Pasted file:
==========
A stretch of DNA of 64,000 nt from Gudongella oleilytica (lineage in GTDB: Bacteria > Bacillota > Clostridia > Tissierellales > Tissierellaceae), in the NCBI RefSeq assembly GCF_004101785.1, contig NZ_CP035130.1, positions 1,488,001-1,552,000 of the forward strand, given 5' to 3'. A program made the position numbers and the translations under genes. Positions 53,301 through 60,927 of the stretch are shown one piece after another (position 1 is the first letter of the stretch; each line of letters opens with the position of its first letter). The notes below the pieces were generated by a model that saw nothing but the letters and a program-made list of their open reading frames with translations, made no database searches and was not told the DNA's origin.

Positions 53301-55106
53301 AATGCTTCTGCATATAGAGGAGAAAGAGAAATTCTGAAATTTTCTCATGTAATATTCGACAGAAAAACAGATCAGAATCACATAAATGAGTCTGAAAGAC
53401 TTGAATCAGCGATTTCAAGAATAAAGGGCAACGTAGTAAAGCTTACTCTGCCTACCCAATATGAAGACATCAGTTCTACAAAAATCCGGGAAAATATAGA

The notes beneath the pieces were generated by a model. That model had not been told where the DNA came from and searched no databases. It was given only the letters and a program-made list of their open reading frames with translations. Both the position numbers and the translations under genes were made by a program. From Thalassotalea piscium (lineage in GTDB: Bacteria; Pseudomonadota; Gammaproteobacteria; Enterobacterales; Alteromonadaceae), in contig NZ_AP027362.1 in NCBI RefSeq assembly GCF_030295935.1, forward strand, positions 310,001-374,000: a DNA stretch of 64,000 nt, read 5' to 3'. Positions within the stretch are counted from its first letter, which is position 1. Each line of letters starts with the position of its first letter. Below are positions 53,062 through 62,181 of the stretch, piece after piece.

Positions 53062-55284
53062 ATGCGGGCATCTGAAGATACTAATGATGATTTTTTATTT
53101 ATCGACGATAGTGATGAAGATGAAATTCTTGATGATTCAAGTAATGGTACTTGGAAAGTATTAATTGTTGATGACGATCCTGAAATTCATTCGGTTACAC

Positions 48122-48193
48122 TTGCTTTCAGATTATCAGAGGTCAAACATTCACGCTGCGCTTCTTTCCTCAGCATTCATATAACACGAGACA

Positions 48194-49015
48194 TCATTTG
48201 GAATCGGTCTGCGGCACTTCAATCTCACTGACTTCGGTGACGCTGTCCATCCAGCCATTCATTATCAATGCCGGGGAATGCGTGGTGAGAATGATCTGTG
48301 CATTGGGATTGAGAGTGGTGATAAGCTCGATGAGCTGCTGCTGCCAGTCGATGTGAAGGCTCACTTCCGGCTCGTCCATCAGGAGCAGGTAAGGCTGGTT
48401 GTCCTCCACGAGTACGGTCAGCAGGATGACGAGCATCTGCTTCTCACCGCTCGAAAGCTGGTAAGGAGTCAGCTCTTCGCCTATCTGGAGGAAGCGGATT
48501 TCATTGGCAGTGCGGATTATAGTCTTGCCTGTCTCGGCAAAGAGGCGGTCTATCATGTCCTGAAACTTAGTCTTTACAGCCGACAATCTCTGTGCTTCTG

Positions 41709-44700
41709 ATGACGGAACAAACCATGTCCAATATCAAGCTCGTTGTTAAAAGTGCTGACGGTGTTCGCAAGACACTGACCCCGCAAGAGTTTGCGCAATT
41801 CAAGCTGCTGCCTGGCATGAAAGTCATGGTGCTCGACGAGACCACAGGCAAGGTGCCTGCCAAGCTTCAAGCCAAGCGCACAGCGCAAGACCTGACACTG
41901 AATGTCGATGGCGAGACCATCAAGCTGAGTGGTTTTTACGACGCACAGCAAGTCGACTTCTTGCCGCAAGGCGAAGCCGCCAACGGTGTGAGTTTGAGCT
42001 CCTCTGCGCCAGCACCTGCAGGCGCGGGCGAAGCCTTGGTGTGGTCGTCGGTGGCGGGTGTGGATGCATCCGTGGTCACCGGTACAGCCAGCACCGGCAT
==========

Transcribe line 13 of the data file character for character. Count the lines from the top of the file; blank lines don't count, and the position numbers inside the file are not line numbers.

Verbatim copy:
48201 GAATCGGTCTGCGGCACTTCAATCTCACTGACTTCGGTGACGCTGTCCATCCAGCCATTCATTATCAATGCCGGGGAATGCGTGGTGAGAATGATCTGTG